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Giacomo Boncompagni

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Giacomo Boncompagni
Born8 May 1548
Died18 August 1612(1612-08-18) (aged 64)
SpouseCostanza Sforza
Parent(s)Pope Gregory XIII
Maddalena Fulchini

Giacomo Boncompagni (also Jacopo Boncompagni; 8 May 1548 – 18 August 1612) was an Italian feudal lord of the 16th century, the illegitimate son of Pope Gregory XIII (Ugo Boncompagni).[1] He was also Duke of Sora, Aquino, Arce and Arpino, and Marquess of Vignola.[2]

A member of the Boncompagni family, he was a patron of arts and culture. Pierluigi da Palestrina dedicated to him the first book of Madrigals. He was also a friend of another composer, Vincenzo Ruffo. He was also a lover of the theatre and of chess.


Early years[edit]

Giacomo Boncompagni was born in Bologna, the son of Ugo Boncompagni and his mistress from Carpi, Maddalena Fulchini. His father was in that city to participate in the Council of Trent during the period in which had been moved there. He was legitimated on 5 July 1548 and entrusted to the Jesuits for education.

When his father was elected pope in March 1572, Giacomo moved to Rome where, two months later, was appointed castellan of Castel Sant'Angelo. He had an illegitimate child with Beatrice de Garze, a Spaniard, who was baptized as Gironomo on 27 February 1573 in Rome and whose godparents were Ferdinando I, Grand Duke of Tuscany, then a Cardinal, and his sister Isabella de Medici. Later his father named him also Gonfalonier of the Church (leader of the Papal Army), and he moved first to Ancona and then Ferrara, remaining in the latter until 1574. The following year Philip II of Spain named him Capitano Generale delle genti in armi (commander-in-chief) of the Spanish-controlled Duchy of Milan.

During the second Desmond rebellion in Ireland, led by James FitzMaurice FitzGerald, against the Protestant regime of Elizabeth I, Giacomo was proposed as King of Ireland if the Catholic faith were restored to dominance there.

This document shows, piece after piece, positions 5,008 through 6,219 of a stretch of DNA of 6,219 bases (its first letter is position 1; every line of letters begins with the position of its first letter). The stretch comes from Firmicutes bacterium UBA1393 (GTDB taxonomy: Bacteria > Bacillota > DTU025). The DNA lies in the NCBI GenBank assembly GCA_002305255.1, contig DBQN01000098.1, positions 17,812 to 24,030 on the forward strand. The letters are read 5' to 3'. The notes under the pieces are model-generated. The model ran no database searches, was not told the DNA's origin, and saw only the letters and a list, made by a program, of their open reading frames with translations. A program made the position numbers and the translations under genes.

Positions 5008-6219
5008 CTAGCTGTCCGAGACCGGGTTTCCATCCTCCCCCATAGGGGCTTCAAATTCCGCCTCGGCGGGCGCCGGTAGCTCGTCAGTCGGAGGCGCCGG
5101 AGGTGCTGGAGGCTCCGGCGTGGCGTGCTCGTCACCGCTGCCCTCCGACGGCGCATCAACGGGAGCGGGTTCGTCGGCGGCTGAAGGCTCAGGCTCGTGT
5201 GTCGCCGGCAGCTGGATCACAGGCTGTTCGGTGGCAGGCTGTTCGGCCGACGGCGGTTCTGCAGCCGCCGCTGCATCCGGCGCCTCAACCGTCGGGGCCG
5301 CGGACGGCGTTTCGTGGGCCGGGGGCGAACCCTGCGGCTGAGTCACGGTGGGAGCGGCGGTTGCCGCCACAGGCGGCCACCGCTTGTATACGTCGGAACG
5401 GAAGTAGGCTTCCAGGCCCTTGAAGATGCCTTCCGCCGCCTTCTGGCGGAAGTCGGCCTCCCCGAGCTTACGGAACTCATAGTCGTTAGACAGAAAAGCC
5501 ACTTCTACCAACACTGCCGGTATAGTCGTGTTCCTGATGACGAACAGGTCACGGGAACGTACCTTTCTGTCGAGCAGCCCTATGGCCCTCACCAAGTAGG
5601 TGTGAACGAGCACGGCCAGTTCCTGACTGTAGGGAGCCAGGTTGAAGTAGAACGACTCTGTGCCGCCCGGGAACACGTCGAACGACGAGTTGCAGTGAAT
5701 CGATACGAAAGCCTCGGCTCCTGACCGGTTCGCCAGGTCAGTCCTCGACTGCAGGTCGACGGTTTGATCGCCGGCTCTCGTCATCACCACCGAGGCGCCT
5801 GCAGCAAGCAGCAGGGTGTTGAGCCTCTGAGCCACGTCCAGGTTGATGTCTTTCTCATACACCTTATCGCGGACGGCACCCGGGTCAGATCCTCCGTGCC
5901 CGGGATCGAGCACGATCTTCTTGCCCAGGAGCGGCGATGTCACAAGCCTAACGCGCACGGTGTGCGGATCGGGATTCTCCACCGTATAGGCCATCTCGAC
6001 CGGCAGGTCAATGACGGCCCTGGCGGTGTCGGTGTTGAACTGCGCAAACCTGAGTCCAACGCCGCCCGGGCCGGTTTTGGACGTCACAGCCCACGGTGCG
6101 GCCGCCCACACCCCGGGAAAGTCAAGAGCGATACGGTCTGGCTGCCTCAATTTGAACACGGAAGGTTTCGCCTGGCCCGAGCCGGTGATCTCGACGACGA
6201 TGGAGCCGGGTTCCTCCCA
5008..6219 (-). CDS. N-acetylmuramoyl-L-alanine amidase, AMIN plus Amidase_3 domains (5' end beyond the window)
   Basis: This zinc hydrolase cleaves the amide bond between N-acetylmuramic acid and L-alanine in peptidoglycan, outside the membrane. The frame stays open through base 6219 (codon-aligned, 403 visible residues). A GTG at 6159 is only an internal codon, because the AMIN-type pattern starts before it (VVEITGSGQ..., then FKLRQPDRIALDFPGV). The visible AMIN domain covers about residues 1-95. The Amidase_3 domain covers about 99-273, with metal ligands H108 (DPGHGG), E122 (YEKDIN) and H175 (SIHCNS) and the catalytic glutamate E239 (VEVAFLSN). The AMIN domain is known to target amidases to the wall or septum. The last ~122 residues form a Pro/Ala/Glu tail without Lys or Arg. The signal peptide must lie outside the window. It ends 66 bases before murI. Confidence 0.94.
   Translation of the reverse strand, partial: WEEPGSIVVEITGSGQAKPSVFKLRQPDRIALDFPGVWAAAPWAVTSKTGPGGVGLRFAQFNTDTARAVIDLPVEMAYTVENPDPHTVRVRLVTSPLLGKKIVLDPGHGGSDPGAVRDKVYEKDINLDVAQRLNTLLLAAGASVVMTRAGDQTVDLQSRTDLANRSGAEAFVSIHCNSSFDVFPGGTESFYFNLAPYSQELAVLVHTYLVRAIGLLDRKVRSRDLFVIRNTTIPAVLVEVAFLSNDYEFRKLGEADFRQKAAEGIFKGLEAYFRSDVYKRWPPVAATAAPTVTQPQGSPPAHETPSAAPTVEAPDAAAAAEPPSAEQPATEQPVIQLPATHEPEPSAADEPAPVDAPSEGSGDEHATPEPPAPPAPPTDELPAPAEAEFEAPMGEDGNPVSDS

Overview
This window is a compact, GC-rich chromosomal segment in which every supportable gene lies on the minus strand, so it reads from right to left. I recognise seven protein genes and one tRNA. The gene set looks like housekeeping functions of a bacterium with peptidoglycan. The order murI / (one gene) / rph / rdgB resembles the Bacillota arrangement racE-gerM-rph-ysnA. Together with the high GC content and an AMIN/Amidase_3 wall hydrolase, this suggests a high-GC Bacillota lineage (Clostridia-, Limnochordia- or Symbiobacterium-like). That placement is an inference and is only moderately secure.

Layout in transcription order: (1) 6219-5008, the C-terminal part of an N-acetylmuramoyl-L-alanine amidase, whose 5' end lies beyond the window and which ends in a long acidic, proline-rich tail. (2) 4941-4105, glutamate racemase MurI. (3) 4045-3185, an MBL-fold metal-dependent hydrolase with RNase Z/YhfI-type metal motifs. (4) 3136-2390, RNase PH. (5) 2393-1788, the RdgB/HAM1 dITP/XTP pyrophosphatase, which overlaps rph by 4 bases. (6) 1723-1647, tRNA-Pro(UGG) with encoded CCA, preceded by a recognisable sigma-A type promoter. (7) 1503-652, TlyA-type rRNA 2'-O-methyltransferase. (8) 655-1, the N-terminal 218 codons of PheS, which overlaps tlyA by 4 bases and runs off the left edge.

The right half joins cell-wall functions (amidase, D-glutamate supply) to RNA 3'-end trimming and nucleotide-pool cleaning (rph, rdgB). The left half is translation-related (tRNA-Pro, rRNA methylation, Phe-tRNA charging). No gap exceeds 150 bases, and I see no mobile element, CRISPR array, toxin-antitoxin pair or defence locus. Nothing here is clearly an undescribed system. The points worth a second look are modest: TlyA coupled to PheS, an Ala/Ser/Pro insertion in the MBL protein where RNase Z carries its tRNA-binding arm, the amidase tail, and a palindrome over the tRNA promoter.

In 1576 Gregory XIII named him governor of Fermo. In the same year Giacomo married Costanza Sforza of Santa Fiora, who gave him 14 children. In 1581, together with Latino Orsini, he received the task to counter the banditism movement in the Papal States.

Duke of Sora[edit]

Giacomo's father, Pope Gregory XIII.

Despite all the political and military charges he had been able to assign to his son, Gregory aimed to carve out for him a true state. After a failed attempt of acquisition of the Marquisate of Saluzzo in 1577, in the same year the pope paid 70,000 gold scudi for the small Marquisate of Vignola to Alfonso II d'Este. Two years later it was the turn of the larger Duchy of Sora and Arce, for which the pope and Giacomo paid 100,000 gold scudi to Francesco Maria II of Urbino.

In 1583, in exchange for another 243,000 gold scudi, Giacomo acquired also the large Duchy of Aquino and Arpino in the Kingdom of Naples, bought from the D'Avalos family. When Gregory died, Boncompagni was the most powerful man in central Italy, in command of 2,000 infantry and some light cavalry, and took on the task of pacifying the situation during the sede vacante period. However, following the election of Sixtus V, he was stripped of all his offices in the Papal States.

Philip II forced Boncompagni also to remain in Milan, while his family moved to Isola di Sora, near Sora, where his wife administered the Duchy. He was able to leave Milan only in 1612: but he was already ill, and died at Sora in the following August, at the age of 64.

His son Gregorio succeeded him in Sora.

See also[edit]


  1. ^ Dizionario biografico degli Italiani (in Italian). Alberto Maria Ghisalberti, Istituto della Enciclopedia italiana. Roma. 1960–2020. pp. 689–692. ISBN 978-88-12-00032-6. OCLC 883370.{{cite book}}: CS1 maint: location missing publisher (link) CS1 maint: others (link)
  2. ^ McCuaig, William (2014-07-14). Carlo Sigonio: The Changing World of the Late Renaissance. Princeton University Press. pp. 73, 94. ISBN 978-1-4008-6035-7.
Italian nobility
Preceded by Duke of Sora
Succeeded by